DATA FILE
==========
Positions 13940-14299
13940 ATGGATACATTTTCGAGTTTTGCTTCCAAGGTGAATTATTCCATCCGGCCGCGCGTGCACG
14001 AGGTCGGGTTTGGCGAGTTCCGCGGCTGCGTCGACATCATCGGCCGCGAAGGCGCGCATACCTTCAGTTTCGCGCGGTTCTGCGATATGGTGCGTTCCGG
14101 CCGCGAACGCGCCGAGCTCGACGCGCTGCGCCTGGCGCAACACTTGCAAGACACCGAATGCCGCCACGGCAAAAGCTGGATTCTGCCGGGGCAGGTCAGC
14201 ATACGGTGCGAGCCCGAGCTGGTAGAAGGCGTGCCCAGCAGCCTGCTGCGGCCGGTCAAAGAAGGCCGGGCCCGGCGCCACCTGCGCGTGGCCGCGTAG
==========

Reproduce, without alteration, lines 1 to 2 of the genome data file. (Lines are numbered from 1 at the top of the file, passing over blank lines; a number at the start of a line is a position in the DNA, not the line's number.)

Positions 13940-14299
13940 ATGGATACATTTTCGAGTTTTGCTTCCAAGGTGAATTATTCCATCCGGCCGCGCGTGCACG